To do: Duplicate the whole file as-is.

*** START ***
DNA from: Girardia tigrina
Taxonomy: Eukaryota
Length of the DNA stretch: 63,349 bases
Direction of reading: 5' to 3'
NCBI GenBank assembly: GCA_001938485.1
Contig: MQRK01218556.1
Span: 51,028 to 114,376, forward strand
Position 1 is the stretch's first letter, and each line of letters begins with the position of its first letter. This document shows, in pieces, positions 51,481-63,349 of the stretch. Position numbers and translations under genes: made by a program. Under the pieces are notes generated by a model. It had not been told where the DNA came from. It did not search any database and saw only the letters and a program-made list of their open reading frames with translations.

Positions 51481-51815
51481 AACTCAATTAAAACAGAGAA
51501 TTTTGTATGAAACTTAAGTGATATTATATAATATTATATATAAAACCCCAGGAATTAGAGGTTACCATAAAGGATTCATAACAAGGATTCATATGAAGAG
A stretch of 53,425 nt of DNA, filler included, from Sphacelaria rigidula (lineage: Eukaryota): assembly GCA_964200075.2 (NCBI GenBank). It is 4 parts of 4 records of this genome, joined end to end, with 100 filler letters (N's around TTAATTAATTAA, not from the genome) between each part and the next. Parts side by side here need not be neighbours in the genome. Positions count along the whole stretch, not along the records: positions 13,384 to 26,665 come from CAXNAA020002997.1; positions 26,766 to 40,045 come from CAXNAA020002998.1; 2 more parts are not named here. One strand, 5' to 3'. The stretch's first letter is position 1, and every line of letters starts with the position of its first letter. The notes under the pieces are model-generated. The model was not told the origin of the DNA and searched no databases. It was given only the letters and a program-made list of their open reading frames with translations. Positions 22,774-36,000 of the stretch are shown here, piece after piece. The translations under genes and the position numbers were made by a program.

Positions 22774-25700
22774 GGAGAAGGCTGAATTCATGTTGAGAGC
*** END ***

DNA from: Girardia tigrina
Taxonomy: Eukaryota
Length of the DNA stretch: 63,349 bases
Direction of reading: 5' to 3'
NCBI GenBank assembly: GCA_001938485.1
Contig: MQRK01218556.1
Span: 51,028 to 114,376, forward strand
Position 1 is the stretch's first letter, and each line of letters begins with the position of its first letter. This document shows, in pieces, positions 51,481-63,349 of the stretch. Position numbers and translations under genes: made by a program. Under the pieces are notes generated by a model. It had not been told where the DNA came from. It did not search any database and saw only the letters and a program-made list of their open reading frames with translations.

Positions 51481-51815
51481 AACTCAATTAAAACAGAGAA
51501 TTTTGTATGAAACTTAAGTGATATTATATAATATTATATATAAAACCCCAGGAATTAGAGGTTACCATAAAGGATTCATAACAAGGATTCATATGAAGAG
A stretch of 53,425 nt of DNA, filler included, from Sphacelaria rigidula (lineage: Eukaryota): assembly GCA_964200075.2 (NCBI GenBank). It is 4 parts of 4 records of this genome, joined end to end, with 100 filler letters (N's around TTAATTAATTAA, not from the genome) between each part and the next. Parts side by side here need not be neighbours in the genome. Positions count along the whole stretch, not along the records: positions 13,384 to 26,665 come from CAXNAA020002997.1; positions 26,766 to 40,045 come from CAXNAA020002998.1; 2 more parts are not named here. One strand, 5' to 3'. The stretch's first letter is position 1, and every line of letters starts with the position of its first letter. The notes under the pieces are model-generated. The model was not told the origin of the DNA and searched no databases. It was given only the letters and a program-made list of their open reading frames with translations. Positions 22,774-36,000 of the stretch are shown here, piece after piece. The translations under genes and the position numbers were made by a program.

Positions 22774-25700
22774 GGAGAAGGCTGAATTCATGTTGAGAGC